The UK is facing a cost of living crisis, with inflation hitting 6.2% in February 2022, and according to the Office for Budget Responsibility, it could average at 7.4% this year. But people’s wages aren’t going up at the same rate, despite the words “high wages” effortlessly tripping off the tongues of government ministers only a few months ago.
For example, in an interview on The Andrew Marr Show ahead of his speech at the Conservative Party conference, Prime Minister Boris Johnson said: “Finally after all these years you’re seeing growth in wages.
“Wages are finally going up for the low-paid, and they’re going up faster than for those on high incomes. And about time too… Wages have been totally flatlining for more than a decade.”
Despite being challenged about wages going down, not up, in real terms, Mr. Johnson stuck with this line throughout the interview, and then in his keynote speech, he said the UK is becoming a “high wage, high skill, high productivity” economy.
What the data says
But the numbers back in October and the figures today tell a different story. According to the Office for National Statistics, average earnings did go up in the three months to January by 3.8%, up from 3.7% a month earlier.
However, this rate of increase is well behind the surge in inflation, which is currently at a 30-year high, and means wages fell by 1% in real terms. That’s the biggest real terms fall in wages since 2014, so claims that wages are going up are likely to ring hollow for many struggling households.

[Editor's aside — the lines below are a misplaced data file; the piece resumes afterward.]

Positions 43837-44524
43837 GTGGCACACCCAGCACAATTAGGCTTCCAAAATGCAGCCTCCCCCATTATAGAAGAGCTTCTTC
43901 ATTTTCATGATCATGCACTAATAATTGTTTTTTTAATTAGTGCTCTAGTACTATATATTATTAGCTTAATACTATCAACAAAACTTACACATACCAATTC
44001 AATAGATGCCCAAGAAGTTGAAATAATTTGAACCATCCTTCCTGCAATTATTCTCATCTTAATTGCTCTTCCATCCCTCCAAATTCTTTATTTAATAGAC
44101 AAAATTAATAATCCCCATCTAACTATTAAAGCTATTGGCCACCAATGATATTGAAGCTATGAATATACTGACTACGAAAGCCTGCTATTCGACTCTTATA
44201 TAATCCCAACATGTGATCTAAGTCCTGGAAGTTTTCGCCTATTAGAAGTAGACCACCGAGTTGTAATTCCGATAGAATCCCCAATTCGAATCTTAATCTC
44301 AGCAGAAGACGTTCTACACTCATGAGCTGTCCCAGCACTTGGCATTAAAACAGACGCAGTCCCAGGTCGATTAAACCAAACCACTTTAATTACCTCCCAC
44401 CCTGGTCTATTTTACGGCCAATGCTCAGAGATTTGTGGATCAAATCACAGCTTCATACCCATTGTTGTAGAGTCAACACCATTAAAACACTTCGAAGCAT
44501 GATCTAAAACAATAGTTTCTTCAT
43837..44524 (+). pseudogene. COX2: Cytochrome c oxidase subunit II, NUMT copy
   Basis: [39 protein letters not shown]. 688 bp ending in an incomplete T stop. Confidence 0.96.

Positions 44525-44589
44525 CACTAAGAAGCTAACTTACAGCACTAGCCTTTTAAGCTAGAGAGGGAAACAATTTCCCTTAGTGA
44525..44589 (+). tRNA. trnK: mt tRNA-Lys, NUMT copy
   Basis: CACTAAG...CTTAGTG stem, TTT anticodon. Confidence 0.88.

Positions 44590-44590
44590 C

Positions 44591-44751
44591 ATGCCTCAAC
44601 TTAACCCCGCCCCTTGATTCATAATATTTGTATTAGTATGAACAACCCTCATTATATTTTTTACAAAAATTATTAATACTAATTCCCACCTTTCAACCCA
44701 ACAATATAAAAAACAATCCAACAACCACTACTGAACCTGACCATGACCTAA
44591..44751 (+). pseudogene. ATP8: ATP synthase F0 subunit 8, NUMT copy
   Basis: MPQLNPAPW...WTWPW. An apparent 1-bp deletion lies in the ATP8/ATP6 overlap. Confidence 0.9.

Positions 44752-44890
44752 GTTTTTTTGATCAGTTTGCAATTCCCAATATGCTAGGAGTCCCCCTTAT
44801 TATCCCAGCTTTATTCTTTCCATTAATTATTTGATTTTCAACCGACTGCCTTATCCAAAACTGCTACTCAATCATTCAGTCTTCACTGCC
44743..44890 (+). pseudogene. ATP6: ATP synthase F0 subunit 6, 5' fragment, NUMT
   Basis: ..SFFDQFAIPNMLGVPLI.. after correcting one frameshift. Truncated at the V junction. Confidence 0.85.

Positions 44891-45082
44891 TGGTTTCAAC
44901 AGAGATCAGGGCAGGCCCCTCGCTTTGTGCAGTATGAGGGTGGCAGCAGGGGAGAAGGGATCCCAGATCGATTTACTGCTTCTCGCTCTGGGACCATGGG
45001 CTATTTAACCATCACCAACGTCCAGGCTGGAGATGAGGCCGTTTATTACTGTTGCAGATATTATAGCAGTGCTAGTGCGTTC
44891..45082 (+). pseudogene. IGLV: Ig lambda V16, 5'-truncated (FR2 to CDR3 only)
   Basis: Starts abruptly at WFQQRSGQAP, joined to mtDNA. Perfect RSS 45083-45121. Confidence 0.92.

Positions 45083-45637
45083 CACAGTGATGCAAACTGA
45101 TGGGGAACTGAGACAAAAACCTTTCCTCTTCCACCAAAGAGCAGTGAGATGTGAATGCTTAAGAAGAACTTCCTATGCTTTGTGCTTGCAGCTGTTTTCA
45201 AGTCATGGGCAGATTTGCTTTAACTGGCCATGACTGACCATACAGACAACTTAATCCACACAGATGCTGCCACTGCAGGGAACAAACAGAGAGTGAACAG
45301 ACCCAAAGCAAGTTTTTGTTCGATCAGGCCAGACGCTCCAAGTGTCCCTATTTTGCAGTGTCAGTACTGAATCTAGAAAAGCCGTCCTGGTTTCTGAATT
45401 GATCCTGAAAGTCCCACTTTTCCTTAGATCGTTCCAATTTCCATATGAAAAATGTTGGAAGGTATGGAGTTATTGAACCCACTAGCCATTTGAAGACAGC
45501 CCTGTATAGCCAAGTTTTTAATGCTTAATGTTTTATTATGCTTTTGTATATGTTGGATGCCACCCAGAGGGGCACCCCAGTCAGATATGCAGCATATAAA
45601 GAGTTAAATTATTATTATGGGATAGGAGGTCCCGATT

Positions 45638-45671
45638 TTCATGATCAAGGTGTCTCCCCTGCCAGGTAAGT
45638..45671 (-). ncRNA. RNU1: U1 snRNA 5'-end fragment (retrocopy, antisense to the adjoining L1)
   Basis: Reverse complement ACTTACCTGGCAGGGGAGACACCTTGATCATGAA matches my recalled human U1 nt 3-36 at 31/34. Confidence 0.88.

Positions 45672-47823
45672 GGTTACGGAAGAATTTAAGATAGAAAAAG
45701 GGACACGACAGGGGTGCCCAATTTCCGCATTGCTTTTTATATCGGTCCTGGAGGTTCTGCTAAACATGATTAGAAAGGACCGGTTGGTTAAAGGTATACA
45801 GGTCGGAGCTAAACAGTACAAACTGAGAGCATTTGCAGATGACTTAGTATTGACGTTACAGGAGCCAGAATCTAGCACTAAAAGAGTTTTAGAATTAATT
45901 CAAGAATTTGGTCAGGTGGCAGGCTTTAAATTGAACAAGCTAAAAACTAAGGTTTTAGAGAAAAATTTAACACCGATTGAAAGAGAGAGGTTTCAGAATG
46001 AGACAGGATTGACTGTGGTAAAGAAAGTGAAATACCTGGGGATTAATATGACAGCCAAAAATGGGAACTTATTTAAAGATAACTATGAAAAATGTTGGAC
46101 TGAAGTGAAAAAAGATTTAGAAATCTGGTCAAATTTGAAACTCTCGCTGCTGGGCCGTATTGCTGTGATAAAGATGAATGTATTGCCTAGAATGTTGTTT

The Resolution Foundation, meanwhile, predicts that real household income per person will fall by 2.2% in 2022/23. This would be the biggest fall in a single financial year since records began in 1956/57. Estimates from the body suggest that the current fall in real wages won’t end until at least late 2023, by which time average wages will be no higher than they were in 2007.
Significantly, high wages were not mentioned even once in Chancellor Rishi Sunak’s recent Spring Statement – an acknowledgement perhaps that ministers have recognised that last autumn’s interpretation of the figures hasn’t landed with the public.
Employers under pressure over wages
The disparity between wage growth and inflation is also leading to some employers being placed under close scrutiny.
For example, supermarket chain Sainsbury’s has been urged by a group of investors, brought together by responsible investment charity ShareAction, to commit to paying all its staff the real Living Wage, which is set by the Living Wage Foundation charity and currently stands at £11.05 in London and £9.90 for the rest of the UK.
Earlier this year, Sainsbury’s announced it would increase its basic pay rate from £9.50 to £10 an hour, which is above the real Living Wage outside London. Staff in inner London are paid £11.05 an hour, in line with the real Living Wage, but workers in outer London are receiving £10.50 an hour, which falls short.
Martin Buttle, head of good work at ShareAction, said: “Low-paid workers in the supermarket sector are being hit incredibly hard by rising living costs, yet we all owe them so much following the pandemic.”
This is just one example of how pay structures at major companies are coming under close scrutiny as hard-pressed workers struggle to make ends meet, and something we could see much more of in the next few months as the cost of living crisis bites.
But employers aren’t immune to rising costs either, and following the Spring Statement, the CBI urged the government to do more to “tackle the current challenges facing firms.”
Ministers face a tough balancing act right now, as they seek to minimise the impact of rising inflation while encouraging consumers to spend and businesses to invest, in order to drive growth.